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Acquitted Tulsa Officer Returns to Duty but Not Patrol

May 19, 2017  | 

Officer Betty Shelby of the Tulsa Police Department was acquitted of manslaughter in the shooting of Terence Crutcher earlier this week. She is scheduled to return to duty, but not patrol, next week. (Photo: Tulsa PD)
Officer Betty Shelby of the Tulsa Police Department was acquitted of manslaughter in the shooting of Terence Crutcher earlier this week. She is scheduled to return to duty, but not patrol, next week. (Photo: Tulsa PD)

Tulsa police officer Betty Shelby will return to duty but not on patrol assignment after her manslaughter acquittal, and she will receive back pay from her unpaid suspension after she was charged in Terence Crutcher's death.

Police Chief Chuck Jordan in a statement Friday morning said that Shelby "pursuant to the jury verdict" will return to work but not in a "patrol capacity."

Shelby was placed on unpaid administrative leave after she was charged Sept. 22 with first-degree manslaughter.

Shelby will return to duty next week in accordance with the collective bargaining agreement, defense attorney Scott Wood said.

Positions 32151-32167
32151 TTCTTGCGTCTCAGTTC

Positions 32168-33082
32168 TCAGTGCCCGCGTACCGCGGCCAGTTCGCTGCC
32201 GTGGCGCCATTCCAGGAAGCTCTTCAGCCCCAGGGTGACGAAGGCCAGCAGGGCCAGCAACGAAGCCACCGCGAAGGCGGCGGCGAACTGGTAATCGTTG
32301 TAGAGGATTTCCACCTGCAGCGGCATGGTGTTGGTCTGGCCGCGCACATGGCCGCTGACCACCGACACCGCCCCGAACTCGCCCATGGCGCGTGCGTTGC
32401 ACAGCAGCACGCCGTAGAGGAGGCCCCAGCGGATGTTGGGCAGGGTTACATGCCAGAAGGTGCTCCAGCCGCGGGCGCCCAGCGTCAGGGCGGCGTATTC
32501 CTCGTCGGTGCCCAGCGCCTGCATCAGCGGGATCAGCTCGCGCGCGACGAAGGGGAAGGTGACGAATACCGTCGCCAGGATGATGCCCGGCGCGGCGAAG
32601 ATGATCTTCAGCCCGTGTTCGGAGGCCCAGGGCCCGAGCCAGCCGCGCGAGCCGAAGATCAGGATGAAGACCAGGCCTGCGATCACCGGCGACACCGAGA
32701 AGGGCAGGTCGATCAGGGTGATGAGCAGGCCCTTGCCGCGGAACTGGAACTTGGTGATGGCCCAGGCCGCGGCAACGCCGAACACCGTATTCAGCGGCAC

"I believe it was a wise decision to keep her out of patrol at this time, simply for safety reasons," Wood told the Tulsa World.

In a letter filed with the district court and released Friday, the jury's foreman noted that jurors encourage the police chief and other administrators to "take a detailed and earnest review of all points" of Shelby's encounter with Crutcher.

"If she had any opportunity or flexibility of judgment to subdue the suspect with a less lethal force in the moments before the event culminated tragically, then her ability and judgment as an officer under pressure has to be called into question, and serious consideration given to whether she be allowed to return to practicing law enforcement," the jury foreman wrote.


Comments (2)

Displaying 1 - 2 of 2

bob ( retired LEO) @ 5/19/2017 4:54 PM

Welcome back PO Shelby.

kevcopaz @ 5/20/2017 6:27 AM

Based upon the jury statement this officer was lucky to have been acquitted! obviously we readers don't know all the facts, but the jury should have heard them and that is a telling statement. Perhaps the officer should revisit her ability to remain in this line of work. Not being judgmental, just practical.

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